Trip to Manti - Part 3 of 4
After the Manti Pageant we came back to the hotel and retired for the
night. I showered the next morning in that antique bathroom then
read through some of the books there on the dresser. What fun to
be in such an old place.
This building is called a
Tabernacle. From the days of Kirtland and Nauvoo, the early
Mormon settlers concentrated more on building temples than building
chapels for meeting. Instead of meeting in several congregations
in various chapels or churchs, they would build a common meeting hall
like this tabernacle. It wasn't until the late 1800s that they
were encouraged to meet in their various wards (chapels).
We found a small book
store within a room off a dry goods store.
On the other side of the
street was a candie store.
Traffic was light so I
waited for the right moment then stepped out into the middle of the
street for these next two shots. Here's what the street looked
like in one direction...
Here it is in the other
There were many, many
historic looking homes.
There were a couple
originals like this log home.
But most homes were made
of this hewn stone. Notice this unusual picket fence.
Here's another example of
the stone. I think it's standstone.
Here's a house for sale
if you're interested. We didn't check the price.
The picture of this
swollen stream doesn't give as much of an indication of the rushing
water from snow melt as I would have liked. So there's a video
attached if you care to watch it. Just click the picture below or
right-click, select "Save Target As" and save the video to your desktop
for viewing. It's nearly 4 megabytes so it may take a while to
This old stone home was
We never did figure out what
the purpose of these stars was. Thanks to a friend who told me
decorative stars were used on 18th and 19th century barns, I'm sure
that must be the purpose of these stars.
I got several shots of this old
chapel turned into a barn. Or maybe it was a barn to begin with,
It didn't seem to matter what
angle we shot this thing from, it was obscured.
If it wasn't the trees it was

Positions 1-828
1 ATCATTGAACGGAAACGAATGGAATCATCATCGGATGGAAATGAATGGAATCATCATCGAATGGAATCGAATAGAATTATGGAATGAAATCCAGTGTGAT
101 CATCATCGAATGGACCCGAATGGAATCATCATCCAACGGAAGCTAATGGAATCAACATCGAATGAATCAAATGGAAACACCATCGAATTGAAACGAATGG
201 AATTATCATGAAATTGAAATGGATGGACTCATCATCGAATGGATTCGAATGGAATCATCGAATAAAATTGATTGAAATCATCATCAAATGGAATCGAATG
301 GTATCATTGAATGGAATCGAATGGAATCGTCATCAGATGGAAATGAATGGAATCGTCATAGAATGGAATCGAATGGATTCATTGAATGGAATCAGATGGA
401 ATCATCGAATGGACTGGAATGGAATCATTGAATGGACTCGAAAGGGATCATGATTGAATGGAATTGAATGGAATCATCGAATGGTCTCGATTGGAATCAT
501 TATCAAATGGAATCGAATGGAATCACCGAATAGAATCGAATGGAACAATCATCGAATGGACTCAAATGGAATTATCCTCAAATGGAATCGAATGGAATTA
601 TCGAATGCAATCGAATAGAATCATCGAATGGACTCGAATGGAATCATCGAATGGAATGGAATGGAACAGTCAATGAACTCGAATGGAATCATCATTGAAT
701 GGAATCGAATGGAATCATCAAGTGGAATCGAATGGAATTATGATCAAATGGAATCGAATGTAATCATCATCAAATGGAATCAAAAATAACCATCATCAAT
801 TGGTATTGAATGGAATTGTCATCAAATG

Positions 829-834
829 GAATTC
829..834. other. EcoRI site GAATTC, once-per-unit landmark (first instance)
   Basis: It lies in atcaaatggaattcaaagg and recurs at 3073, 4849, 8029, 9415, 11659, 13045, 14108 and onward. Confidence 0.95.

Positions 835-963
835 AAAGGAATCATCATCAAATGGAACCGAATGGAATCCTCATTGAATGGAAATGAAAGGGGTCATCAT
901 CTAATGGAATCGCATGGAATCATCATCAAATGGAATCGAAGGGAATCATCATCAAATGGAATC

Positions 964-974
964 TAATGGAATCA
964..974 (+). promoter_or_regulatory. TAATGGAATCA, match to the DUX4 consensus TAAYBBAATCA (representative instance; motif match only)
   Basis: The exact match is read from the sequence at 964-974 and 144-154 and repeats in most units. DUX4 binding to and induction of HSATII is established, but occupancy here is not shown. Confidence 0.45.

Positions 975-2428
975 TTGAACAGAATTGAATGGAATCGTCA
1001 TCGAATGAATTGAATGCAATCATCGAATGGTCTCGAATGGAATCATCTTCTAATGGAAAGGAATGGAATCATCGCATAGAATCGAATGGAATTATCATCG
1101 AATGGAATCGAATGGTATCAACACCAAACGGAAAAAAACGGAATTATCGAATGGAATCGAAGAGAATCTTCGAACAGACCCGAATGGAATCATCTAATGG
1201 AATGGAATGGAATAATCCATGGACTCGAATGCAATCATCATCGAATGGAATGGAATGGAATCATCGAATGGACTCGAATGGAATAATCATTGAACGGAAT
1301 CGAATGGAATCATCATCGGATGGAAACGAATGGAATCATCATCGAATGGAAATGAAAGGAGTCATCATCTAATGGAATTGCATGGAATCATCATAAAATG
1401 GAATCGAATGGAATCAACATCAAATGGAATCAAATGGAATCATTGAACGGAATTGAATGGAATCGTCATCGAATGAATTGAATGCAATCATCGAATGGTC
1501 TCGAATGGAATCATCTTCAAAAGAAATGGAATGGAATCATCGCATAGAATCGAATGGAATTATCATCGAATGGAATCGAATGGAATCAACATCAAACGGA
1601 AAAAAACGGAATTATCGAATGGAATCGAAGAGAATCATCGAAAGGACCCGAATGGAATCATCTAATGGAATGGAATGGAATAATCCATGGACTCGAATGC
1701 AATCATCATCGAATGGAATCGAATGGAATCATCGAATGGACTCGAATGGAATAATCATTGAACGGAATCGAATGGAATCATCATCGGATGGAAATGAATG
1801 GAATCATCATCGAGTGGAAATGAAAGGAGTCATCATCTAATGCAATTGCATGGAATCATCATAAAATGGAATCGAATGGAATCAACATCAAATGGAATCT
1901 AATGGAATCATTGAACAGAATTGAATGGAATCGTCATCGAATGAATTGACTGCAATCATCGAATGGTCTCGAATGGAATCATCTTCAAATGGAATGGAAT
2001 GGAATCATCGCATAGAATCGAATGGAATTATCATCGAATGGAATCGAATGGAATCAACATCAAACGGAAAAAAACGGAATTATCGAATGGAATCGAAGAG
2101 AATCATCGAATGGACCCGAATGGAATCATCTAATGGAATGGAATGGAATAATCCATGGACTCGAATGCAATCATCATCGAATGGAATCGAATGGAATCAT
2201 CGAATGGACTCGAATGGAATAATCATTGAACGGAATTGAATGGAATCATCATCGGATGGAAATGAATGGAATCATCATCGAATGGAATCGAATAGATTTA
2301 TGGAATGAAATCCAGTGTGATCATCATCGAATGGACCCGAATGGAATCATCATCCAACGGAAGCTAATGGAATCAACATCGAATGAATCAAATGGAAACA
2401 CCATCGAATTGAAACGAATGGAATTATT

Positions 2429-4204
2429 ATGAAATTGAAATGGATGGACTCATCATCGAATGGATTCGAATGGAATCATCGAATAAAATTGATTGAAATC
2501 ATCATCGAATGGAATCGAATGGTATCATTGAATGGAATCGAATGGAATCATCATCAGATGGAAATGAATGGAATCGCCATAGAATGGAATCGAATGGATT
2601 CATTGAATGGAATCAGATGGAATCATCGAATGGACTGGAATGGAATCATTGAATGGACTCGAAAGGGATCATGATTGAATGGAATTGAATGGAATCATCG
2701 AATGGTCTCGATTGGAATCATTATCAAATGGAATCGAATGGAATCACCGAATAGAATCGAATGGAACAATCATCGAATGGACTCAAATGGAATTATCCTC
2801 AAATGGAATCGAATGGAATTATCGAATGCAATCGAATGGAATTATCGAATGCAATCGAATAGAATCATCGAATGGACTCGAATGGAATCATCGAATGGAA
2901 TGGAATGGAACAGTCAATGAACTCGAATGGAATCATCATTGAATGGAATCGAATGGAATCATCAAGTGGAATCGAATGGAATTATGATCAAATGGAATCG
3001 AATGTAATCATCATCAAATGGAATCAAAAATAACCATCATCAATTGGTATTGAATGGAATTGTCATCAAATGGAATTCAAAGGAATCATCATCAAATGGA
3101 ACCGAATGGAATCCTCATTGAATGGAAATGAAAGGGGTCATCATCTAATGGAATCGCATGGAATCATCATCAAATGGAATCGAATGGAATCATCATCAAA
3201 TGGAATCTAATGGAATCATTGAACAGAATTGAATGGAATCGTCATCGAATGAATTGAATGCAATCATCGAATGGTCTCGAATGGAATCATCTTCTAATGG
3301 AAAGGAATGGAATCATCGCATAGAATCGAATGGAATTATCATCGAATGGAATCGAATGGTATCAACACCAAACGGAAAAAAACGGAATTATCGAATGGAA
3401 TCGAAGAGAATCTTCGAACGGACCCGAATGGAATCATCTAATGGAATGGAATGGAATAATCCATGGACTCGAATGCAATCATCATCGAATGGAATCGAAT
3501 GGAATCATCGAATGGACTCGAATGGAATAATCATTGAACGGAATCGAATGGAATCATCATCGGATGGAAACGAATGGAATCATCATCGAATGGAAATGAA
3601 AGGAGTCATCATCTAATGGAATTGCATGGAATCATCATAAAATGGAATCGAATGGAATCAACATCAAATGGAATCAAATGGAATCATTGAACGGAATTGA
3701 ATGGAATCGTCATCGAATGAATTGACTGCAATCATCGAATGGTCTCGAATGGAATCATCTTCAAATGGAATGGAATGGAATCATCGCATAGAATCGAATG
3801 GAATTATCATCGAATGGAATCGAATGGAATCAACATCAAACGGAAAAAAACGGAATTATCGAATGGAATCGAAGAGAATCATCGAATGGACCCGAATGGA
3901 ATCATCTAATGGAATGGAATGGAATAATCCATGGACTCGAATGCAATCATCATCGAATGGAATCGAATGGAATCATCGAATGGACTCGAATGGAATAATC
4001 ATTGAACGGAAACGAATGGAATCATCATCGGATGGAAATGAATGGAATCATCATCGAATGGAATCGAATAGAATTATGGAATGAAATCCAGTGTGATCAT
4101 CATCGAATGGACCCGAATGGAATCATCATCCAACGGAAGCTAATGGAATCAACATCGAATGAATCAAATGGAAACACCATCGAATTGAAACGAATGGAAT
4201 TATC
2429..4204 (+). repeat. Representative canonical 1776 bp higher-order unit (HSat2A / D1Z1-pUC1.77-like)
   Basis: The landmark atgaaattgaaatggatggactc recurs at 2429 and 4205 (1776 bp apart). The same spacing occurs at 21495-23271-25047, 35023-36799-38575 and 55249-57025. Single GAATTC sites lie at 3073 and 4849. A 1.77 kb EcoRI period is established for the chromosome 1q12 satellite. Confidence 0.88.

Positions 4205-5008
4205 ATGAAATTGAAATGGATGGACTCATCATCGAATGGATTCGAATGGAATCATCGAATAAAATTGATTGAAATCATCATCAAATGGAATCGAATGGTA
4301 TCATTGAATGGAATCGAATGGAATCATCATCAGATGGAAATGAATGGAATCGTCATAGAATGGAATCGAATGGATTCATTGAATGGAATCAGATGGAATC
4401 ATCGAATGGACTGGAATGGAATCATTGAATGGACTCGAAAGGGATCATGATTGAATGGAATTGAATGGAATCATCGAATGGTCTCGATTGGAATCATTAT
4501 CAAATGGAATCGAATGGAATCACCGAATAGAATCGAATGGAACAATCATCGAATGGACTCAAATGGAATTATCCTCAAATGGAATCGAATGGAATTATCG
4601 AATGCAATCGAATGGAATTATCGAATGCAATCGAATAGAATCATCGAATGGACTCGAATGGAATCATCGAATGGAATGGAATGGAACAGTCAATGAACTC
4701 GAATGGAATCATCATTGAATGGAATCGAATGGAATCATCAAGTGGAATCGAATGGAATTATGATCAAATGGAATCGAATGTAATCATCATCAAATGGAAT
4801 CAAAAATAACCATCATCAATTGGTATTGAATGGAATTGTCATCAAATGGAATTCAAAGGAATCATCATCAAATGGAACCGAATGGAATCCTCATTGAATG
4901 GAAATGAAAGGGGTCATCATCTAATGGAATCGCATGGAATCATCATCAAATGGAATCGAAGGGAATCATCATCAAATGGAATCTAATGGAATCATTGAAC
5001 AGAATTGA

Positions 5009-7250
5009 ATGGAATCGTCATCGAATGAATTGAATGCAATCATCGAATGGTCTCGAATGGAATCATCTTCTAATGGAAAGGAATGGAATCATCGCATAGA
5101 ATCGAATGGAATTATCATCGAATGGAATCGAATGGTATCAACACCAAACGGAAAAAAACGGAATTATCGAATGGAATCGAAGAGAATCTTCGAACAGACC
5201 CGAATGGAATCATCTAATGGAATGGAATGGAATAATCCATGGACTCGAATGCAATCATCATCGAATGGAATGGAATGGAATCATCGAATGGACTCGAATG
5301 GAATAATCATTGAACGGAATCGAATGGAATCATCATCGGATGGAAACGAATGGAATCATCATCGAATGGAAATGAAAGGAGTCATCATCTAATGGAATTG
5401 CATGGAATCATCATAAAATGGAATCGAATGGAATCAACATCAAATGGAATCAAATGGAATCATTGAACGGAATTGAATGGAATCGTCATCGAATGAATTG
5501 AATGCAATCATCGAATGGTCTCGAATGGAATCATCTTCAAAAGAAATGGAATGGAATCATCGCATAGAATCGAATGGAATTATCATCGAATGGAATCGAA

the high wall that obscured it.
We drove around the block
taking photos from every angle but these are the best we could do.
This pic is over-enhanced but I
wanted to show the writing which says it's a marker for the original
fort built to protect them from Indian attacks. They were invited
to come to this area by the Ute chief but there were hostiles in the
are who killed many whites before peace was established.
The marker says the walls of the fort were 12 feet high and 2 feet
This is the old bishop's
storehouse in Manti.
Nowadays, a bishop's storehouse
is for distributing groceries and other necessities to the poor members
of the church. In former times, when they attempted to live an
united order, it was for collecting tithes and other goods for payment
on everything from taking care of the poor to paying off workers for
public works projects.
I enhanced this photo so you could read the stone marker better.
Here was maintained a dugout
like the original first homes in the area.
A closer look.
This marker says, "At the
invitation of Wakara, Chief of the Ute Indian Nation... Brigham Young
sent Isaac Morely with 224 pioneers to make the [Sanpete] Valley their
home..." They survived 3 feet of snow the first winter by digging
into this hillside. Half their cattle froze or starved.
Next spring they were overrun by rattlesnakes from the ledges above.
"Pioneer journal entries record that the settlers killed hundreds of
snakes, yet miraculously not a single person was bitten."
Here's the cliffs above
referred to by the marker. Looks like they may have used this
cliffs to quarry some of the stone used for the houses in town.
Before we left town we drove up
on top of temple hill for Linda to get a shot of the valley with her
This is facing west across the
road which runs north-south.
This looks back up the road
(between the trees) toward the north.
Another view looking west.
After a few photos we were off
back down the hill toward the highway and home.
As we departed, we noticed this
sweet little dove keeping a vigil over the place.
an example of some of the agriculture you see when you get well out of
town. The west is famous for raising livestock.
In this last photo I had to
show the famous turkey farms. Too bad we didn't get a good
closeup of the turkeys near Manti. You'll have to wait 'til later
to go to Part 4 of our trip.